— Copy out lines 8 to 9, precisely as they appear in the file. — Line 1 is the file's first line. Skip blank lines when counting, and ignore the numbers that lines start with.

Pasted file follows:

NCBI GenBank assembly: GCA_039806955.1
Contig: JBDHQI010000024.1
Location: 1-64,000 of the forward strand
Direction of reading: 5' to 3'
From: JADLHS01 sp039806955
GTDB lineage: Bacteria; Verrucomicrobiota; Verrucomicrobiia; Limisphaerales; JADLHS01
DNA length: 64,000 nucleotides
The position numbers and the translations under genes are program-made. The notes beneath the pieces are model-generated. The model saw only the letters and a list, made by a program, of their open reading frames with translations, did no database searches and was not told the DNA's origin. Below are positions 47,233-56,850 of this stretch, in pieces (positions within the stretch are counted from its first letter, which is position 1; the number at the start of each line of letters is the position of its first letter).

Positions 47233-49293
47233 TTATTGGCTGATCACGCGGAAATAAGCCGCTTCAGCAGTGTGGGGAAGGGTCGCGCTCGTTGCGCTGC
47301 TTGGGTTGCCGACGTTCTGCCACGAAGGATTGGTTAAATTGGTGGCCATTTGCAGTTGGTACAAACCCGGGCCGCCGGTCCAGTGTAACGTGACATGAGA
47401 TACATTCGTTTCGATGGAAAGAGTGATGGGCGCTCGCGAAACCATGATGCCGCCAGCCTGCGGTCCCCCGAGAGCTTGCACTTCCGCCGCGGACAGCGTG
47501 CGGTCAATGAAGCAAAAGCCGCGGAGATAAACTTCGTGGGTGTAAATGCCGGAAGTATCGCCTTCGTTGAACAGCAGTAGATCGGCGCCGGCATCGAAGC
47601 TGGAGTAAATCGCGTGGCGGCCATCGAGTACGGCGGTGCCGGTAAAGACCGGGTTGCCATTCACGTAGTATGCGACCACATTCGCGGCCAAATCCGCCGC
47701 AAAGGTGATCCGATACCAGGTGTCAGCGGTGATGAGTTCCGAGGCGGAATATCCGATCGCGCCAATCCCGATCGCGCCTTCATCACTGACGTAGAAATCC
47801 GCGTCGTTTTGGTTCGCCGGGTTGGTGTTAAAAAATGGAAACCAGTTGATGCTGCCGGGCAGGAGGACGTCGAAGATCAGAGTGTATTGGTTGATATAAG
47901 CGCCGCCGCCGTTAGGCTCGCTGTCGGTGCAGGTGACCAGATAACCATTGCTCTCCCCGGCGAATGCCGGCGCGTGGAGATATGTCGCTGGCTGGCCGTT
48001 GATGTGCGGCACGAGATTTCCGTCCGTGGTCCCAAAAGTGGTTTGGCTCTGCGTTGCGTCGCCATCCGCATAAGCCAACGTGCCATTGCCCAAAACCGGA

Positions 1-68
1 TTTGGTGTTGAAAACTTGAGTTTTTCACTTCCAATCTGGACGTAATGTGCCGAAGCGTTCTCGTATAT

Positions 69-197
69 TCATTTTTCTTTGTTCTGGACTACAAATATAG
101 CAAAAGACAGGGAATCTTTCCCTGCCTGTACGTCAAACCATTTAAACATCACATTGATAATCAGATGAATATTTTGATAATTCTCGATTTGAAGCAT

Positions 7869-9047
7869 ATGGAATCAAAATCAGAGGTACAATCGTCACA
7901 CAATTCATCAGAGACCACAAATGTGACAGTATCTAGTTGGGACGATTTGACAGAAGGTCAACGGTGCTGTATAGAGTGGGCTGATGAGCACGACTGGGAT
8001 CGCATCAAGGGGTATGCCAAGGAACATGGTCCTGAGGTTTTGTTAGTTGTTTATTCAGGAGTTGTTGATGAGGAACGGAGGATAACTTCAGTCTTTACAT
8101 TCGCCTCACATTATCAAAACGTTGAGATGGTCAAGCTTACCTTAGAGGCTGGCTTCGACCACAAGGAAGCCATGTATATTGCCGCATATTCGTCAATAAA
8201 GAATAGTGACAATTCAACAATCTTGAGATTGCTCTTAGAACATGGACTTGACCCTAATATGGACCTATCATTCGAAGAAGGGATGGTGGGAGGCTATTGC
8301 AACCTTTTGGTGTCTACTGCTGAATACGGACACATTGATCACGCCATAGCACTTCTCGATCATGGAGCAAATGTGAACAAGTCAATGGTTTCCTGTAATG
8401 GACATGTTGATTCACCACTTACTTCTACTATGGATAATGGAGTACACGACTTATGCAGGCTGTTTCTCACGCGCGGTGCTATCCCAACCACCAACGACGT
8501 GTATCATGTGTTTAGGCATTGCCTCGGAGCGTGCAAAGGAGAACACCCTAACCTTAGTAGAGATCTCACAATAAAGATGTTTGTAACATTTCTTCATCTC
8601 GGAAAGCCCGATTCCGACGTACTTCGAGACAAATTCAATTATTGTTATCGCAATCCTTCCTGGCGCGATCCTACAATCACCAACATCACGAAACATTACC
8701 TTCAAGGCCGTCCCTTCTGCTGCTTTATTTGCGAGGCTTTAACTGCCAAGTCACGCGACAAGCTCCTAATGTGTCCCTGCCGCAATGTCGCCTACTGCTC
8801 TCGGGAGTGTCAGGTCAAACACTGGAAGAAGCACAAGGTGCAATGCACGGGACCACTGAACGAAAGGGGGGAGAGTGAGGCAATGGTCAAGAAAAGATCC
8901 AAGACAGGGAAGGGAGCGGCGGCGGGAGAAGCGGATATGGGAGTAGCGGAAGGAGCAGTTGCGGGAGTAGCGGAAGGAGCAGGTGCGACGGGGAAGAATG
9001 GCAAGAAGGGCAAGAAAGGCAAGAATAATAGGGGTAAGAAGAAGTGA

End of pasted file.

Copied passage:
The position numbers and the translations under genes are program-made. The notes beneath the pieces are model-generated. The model saw only the letters and a list, made by a program, of their open reading frames with translations, did no database searches and was not told the DNA's origin. Below are positions 47,233-56,850 of this stretch, in pieces (positions within the stretch are counted from its first letter, which is position 1; the number at the start of each line of letters is the position of its first letter).

Positions 47233-49293